Ronald Blair's film breakdown reveals the run stuffer the NY Jets were lacking.
Ronald Blair, NY Jets, Getty Images, Jet X Graphic

Can Ronald Blair be the NY Jets’ go-to run stopper on the edge?

The primary waves of free agency and the NFL draft came and went. While the New York Jets ended up with one of the best/deepest defensive lines in the entire NFL, boasting names such as Quinnen Williams, Carl Lawson, John Franklin-Myers, Sheldon Rankins, Foley Fatukasi, and Vinny Curry, there was still something missing.

We knew that the Jets would have a hard time finding a second stud defensive end to place opposite Lawson. They may look to do so in the 2022 offseason.

Regardless, they still had a question to answer on the defensive line: who is the player that can set the edge consistently as a rotational piece on run downs?

The full Jet X member-only video is near the bottom of this page and can also be seen on the Blewett's Blitz homepage (if you're a paid member and logged in).

While Curry and Franklin-Myers are strong rushers, run-stuffing isn’t their best trait. It would also be preferred to have Franklin-Myers playing inside of the tackle as much as possible, as that’s where he is the most effective as a pass rusher. 

So, who was going to be that player?

There was no obvious answer until the Jets signed the San Francisco 49ers’ former fifth-round pick, 28-year-old Ronald Blair. 

Coach Robert Saleh has had high praise for Blair in the past. Blair has posted some impressive run-stuffing numbers in his four healthy seasons in the NFL. He has also put up some decent pass-rushing numbers as he has 13.5 sacks in 47 games despite playing a relatively limited role, so he is no slouch there.

Note that Blair was also on an upward trend with sacks as he posted 5.5 sacks in 2018 and three sacks over only nine games in 2019.

Unfortunately for Blair, his 2019 season was cut short as he tore his ACL while he was tackling Russell Wilson in a Week 10 game against the Seattle Seahawks.

The 49ers were hopeful that Blair could come back for the start of the 2020 NFL season but he suffered a setback, as he had to have a follow-up surgery on his knee last summer. This caused Blair to miss the entirety of the 2020 NFL season.

Blair’s health question marks resulted in the Jets lucking out with a high-quality signing late in the offseason. He was both an effective edge setter and a decent pass rusher for the 49ers in a limited role.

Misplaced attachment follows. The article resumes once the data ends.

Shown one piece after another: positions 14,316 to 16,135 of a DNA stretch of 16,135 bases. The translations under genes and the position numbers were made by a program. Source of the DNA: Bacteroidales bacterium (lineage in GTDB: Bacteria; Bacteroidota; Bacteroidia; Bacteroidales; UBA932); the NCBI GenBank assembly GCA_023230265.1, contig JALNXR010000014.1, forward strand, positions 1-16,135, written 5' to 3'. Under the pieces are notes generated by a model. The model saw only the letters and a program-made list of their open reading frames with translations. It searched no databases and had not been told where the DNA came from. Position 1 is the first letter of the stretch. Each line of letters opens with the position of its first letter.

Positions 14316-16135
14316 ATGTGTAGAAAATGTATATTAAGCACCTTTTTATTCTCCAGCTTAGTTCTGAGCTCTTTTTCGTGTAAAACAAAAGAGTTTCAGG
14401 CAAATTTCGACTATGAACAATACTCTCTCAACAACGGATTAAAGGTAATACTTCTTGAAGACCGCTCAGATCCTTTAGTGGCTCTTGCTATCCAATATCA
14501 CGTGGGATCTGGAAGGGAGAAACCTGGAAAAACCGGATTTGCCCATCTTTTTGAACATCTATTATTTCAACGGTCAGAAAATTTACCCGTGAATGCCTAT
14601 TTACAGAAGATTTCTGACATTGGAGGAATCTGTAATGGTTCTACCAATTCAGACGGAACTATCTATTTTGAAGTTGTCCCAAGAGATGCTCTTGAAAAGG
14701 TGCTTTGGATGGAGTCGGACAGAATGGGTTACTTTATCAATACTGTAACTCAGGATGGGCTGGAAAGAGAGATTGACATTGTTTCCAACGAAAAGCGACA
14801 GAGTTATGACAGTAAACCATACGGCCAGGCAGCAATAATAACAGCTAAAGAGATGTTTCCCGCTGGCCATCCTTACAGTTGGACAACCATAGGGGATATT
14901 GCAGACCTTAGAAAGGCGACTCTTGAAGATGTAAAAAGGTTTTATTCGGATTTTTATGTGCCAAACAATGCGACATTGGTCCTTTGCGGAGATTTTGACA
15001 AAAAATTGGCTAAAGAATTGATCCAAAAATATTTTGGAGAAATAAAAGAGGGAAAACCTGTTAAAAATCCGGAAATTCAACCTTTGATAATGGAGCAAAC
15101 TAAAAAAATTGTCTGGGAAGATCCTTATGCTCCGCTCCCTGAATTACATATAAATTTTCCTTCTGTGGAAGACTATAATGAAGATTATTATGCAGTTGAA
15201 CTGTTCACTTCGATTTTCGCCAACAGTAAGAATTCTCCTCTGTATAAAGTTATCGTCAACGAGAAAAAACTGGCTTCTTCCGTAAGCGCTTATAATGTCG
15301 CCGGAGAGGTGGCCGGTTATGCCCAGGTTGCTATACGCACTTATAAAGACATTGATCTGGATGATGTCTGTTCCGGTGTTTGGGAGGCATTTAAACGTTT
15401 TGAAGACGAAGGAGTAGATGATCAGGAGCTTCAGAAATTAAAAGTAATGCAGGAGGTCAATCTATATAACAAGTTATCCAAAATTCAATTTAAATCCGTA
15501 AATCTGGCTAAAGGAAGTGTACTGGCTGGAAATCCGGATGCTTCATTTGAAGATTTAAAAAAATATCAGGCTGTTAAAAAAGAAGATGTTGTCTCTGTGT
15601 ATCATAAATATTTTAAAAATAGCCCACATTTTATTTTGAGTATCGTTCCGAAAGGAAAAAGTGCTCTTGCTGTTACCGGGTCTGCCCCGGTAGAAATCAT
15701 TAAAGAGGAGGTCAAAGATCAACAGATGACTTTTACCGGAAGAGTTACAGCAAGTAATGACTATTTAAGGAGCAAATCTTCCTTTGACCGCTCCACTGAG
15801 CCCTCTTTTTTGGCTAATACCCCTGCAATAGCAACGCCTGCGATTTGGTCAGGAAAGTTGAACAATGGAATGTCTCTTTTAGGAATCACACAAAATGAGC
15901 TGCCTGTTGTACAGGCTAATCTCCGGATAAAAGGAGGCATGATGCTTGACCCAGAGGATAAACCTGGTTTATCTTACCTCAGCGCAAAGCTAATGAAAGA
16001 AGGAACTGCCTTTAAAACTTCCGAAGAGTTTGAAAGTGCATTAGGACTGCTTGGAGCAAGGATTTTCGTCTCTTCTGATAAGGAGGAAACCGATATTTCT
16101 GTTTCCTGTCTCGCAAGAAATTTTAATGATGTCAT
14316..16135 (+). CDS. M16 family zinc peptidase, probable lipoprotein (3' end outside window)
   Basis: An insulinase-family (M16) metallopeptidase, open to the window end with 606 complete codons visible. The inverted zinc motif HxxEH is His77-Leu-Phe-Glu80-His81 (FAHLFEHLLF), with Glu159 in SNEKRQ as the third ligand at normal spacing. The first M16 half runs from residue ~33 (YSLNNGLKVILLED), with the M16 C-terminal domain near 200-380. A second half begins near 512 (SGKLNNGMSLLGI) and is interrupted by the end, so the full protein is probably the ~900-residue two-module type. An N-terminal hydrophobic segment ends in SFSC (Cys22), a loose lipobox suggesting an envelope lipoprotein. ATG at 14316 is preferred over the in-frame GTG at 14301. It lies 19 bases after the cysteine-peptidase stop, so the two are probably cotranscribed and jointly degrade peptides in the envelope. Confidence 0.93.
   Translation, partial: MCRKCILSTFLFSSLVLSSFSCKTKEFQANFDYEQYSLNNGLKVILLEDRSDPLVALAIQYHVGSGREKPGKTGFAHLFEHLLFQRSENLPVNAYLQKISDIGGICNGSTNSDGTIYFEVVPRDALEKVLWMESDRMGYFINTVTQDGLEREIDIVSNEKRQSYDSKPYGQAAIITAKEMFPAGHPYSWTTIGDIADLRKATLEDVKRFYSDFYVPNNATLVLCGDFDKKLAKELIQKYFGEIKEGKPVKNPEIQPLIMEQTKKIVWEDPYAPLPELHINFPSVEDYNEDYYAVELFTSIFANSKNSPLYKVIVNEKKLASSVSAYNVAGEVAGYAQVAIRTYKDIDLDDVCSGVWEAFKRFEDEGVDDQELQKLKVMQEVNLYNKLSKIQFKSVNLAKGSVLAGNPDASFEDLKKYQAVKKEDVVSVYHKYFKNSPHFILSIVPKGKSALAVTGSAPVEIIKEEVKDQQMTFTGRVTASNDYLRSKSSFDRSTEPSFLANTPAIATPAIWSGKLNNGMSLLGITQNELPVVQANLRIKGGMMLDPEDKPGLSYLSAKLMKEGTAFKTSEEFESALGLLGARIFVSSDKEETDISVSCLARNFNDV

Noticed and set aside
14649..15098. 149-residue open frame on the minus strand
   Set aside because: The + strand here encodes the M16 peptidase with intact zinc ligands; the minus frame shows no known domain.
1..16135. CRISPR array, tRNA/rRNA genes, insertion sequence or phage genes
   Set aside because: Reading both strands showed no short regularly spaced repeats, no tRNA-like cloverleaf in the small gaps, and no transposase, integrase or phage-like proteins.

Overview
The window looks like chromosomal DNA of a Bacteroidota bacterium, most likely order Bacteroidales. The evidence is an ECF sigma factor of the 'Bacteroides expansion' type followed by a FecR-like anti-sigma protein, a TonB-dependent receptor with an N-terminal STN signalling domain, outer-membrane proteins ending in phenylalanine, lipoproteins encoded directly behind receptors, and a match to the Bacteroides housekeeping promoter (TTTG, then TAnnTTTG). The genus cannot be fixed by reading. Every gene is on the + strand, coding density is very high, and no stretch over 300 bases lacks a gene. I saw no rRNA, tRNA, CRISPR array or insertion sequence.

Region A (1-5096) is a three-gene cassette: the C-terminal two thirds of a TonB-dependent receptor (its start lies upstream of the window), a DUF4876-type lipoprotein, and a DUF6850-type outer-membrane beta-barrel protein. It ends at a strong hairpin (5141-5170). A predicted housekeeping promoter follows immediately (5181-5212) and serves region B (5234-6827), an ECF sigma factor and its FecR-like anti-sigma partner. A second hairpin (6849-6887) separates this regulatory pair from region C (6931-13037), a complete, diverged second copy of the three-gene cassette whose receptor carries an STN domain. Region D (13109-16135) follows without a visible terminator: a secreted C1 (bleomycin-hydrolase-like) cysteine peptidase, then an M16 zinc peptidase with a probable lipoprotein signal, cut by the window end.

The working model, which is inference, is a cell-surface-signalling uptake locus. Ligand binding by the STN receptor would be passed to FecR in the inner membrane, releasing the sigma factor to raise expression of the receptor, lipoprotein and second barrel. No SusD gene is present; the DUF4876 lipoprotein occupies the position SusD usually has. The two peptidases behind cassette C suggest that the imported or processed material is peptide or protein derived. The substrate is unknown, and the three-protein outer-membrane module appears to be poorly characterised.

Let’s take a look at some plays showcasing Blair’s major strengths and weaknesses. Below, you will also find a full list of strengths and weaknesses, plus a member-only Ronald Blair film breakdown that is nearly 40 minutes in length.

Blewett’s Blitz podcast episode

Highlighted strengths and weaknesses

Strength: Power

Blair’s power often shows up in the run game, but I want to show that he is also a decent pass rusher as well.

Here, Blair lines up as the 6-tech (right side over #39) and is the “picker/penetrator” of this ET stunt. Blair takes one hard step upfield and then crosses the face of the RT in hopes that the RT will overcommit and carry him inside, allowing the NT to “loop” around into a clean C-gap.

The RT passes it off well but the RG is in a bad spot to pick Blair up as the NT occupied the RG, who doesn’t gain any depth. Blair explodes into the hip of the RG, working into the hip to attack the center of gravity, lifting him off of the ground and throwing him aside.

Blair now has a lane to the QB. He takes it and shows off his length as he brings down the QB for the sack as he tries to evade.

Weakness: Change of direction, fluidity, and acceleration

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You may know Joe Blewett from his wildly-popular film breakdowns and podcasts on websites including Turn on the Jets and Jet Nation. His ability to analyze film is second to none. From a player on the field in high school (FS/CB/WR/RB) to working with former NFL players including Marcus Coleman and Erik McMillan, as well as many hours of studying, Joe brings a rare level of expertise to his content. Joe is currently hosting Blewett’s Blitz, bringing player and game film breakdowns and podcasts (video and audio). Email: joe.blewett[at]
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2 years ago

Ron is a better pass rusher than he is given credit for. Health is key. Very impressed on the below the radar aquistions for the DL in Rankins and Blair. Kyle Phillips currently on PUP, is the primary competition for Blair. Kyle is running out of time.

Michael Nania
2 years ago
Reply to  JetOrange

Phillips is already at a disadvantage being a guy who is not from this regime, missing time is really hurting him right now. Blair looked good at the G&W Scrimmage too.

2 years ago
Reply to  Michael Nania

Impressed by Phillips last year with his work against the run, different system but an ascending player. Kyle is 24 Ron is 28. Blair is the better pass rusher. Health is key for both players. Phillips could easily be part of the 16 man practice squad.